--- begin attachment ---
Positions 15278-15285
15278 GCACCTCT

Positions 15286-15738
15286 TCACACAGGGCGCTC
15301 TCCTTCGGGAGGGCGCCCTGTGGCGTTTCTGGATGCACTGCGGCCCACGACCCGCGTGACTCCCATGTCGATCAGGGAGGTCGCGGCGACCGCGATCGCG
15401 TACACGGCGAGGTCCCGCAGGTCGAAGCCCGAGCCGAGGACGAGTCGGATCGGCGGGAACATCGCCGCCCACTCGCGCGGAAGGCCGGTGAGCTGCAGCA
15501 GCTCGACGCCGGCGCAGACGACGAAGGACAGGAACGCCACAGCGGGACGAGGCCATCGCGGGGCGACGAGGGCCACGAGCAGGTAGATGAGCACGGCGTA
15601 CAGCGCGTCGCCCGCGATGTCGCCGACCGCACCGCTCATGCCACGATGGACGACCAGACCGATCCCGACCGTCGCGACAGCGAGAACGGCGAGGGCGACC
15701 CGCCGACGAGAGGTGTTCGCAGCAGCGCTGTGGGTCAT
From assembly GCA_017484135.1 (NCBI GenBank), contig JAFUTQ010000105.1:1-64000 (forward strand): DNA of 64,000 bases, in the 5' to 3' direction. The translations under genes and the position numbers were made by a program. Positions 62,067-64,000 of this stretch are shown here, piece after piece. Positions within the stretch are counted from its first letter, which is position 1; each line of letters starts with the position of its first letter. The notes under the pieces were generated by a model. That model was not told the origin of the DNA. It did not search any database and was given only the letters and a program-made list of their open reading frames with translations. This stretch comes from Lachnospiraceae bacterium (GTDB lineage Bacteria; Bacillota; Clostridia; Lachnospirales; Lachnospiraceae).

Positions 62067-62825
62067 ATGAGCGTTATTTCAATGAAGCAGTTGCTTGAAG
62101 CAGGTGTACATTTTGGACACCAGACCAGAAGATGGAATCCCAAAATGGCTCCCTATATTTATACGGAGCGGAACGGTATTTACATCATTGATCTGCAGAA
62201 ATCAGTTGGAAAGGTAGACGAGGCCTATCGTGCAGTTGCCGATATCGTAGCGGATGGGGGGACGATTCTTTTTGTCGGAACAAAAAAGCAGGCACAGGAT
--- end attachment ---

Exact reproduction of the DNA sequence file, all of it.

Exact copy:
Positions 15278-15285
15278 GCACCTCT

Positions 15286-15738
15286 TCACACAGGGCGCTC
15301 TCCTTCGGGAGGGCGCCCTGTGGCGTTTCTGGATGCACTGCGGCCCACGACCCGCGTGACTCCCATGTCGATCAGGGAGGTCGCGGCGACCGCGATCGCG
15401 TACACGGCGAGGTCCCGCAGGTCGAAGCCCGAGCCGAGGACGAGTCGGATCGGCGGGAACATCGCCGCCCACTCGCGCGGAAGGCCGGTGAGCTGCAGCA
15501 GCTCGACGCCGGCGCAGACGACGAAGGACAGGAACGCCACAGCGGGACGAGGCCATCGCGGGGCGACGAGGGCCACGAGCAGGTAGATGAGCACGGCGTA
15601 CAGCGCGTCGCCCGCGATGTCGCCGACCGCACCGCTCATGCCACGATGGACGACCAGACCGATCCCGACCGTCGCGACAGCGAGAACGGCGAGGGCGACC
15701 CGCCGACGAGAGGTGTTCGCAGCAGCGCTGTGGGTCAT
From assembly GCA_017484135.1 (NCBI GenBank), contig JAFUTQ010000105.1:1-64000 (forward strand): DNA of 64,000 bases, in the 5' to 3' direction. The translations under genes and the position numbers were made by a program. Positions 62,067-64,000 of this stretch are shown here, piece after piece. Positions within the stretch are counted from its first letter, which is position 1; each line of letters starts with the position of its first letter. The notes under the pieces were generated by a model. That model was not told the origin of the DNA. It did not search any database and was given only the letters and a program-made list of their open reading frames with translations. This stretch comes from Lachnospiraceae bacterium (GTDB lineage Bacteria; Bacillota; Clostridia; Lachnospirales; Lachnospiraceae).

Positions 62067-62825
62067 ATGAGCGTTATTTCAATGAAGCAGTTGCTTGAAG
62101 CAGGTGTACATTTTGGACACCAGACCAGAAGATGGAATCCCAAAATGGCTCCCTATATTTATACGGAGCGGAACGGTATTTACATCATTGATCTGCAGAA
62201 ATCAGTTGGAAAGGTAGACGAGGCCTATCGTGCAGTTGCCGATATCGTAGCGGATGGGGGGACGATTCTTTTTGTCGGAACAAAAAAGCAGGCACAGGAT